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US economy needs Trump to push on with Asia pivot, with India a potential ally

Donald Trump speaks during a Hindu political organization's anti-terror fundraiser, October 15, 2016.
Dominick Reuter | AFP | Getty Images
Donald Trump speaks during a Hindu political organization's anti-terror fundraiser, October 15, 2016.

The case for a strong and urgent economic pivot to Asia by the incoming administration is easy to make. Here are the most salient points of that argument.

Asia is more than one-third of the world GDP, and it is by far the fastest-growing segment of the global economy. With its 4.4 billion people, Asia is home to 60 percent of humanity. It is the largest potential market for infrastructure projects, capital goods and wide-ranging consumer products.

What is the U.S. doing in that huge and rapidly developing market? The answer is: Not much.

Last year, America ran half-a-trillion dollar trade deficit with Asian economies. That was exactly two-thirds of our total trade gap. This year will be no better. In the first nine months, our trade deficit with Asia came in at $370 billion, accounting again for 66 percent of the total.

These deficits are reducing American economic growth (because a negative trade balance is subtracted from domestic GDP components), and such a strong import penetration of American markets is literally killing our jobs and import-competing industries.

Clearly, for the Trump administration, promising to focus on our sluggish economy, the foreign trade matters are urgent, and the hour is late. Lowering the beam on Asian trade is a must.

India on the way to China

India looks like a great place to start. A three-part tweet from India's Prime Minister Narendra Modi is, to the best of my knowledge, the warmest and the friendliest congratulatory message that Donald Trump, the 45th President of the United States, received from foreign leaders.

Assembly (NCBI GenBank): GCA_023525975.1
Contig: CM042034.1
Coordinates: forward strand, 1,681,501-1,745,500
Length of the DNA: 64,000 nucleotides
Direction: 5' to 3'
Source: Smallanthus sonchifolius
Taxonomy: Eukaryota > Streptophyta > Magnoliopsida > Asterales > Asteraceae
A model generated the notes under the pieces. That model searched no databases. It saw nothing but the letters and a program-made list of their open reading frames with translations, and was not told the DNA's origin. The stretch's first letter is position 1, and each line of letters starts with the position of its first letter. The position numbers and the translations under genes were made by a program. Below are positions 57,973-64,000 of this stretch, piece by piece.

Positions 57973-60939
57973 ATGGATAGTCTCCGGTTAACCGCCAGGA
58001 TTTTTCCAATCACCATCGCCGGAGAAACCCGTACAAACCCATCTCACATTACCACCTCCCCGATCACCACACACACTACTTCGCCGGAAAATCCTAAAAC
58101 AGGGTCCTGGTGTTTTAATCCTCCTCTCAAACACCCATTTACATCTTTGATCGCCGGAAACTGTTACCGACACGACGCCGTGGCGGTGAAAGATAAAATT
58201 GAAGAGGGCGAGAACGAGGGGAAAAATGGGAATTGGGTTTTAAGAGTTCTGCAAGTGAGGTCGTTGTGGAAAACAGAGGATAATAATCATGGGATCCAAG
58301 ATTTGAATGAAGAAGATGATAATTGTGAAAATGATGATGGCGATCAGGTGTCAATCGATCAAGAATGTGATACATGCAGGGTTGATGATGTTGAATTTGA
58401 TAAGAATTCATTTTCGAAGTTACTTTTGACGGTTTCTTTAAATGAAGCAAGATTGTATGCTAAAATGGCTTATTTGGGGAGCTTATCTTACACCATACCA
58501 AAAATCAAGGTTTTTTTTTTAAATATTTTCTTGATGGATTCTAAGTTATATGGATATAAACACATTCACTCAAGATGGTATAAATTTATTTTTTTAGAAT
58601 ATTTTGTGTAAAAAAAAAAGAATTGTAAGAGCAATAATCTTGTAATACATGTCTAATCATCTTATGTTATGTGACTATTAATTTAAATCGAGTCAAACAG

Here is what Mr. Modi said: "We appreciate the friendship you have articulated towards India during your campaign. We look forward to working with you closely to take India-US bilateral ties to a new height."

India's courteous, respectful and statesman's message is a sharp contrast to personal insults and denigration thrown at America's new chief executive from our European friends and allies (quotation marks on friends and allies is an optional matter of taste). It seems that the only warm and friendly European message came from an Italian who sent an SMS and three magnums of Amarone, one of the finest Italian wines, to teetotaler Donald Trump.

India's gracious invitation to raise "bilateral ties to a new height" is exactly the message we need from Asia. The U.S. businesses are grossly underperforming in India - a country clocking up an average growth rate of 7 percent in the last three years, and well on the way to keeping that forward momentum over the medium term. Our export sales of $21.5 billion to India in 2015 are way too low in such a fast-growing economy of 1.3 billion consumers.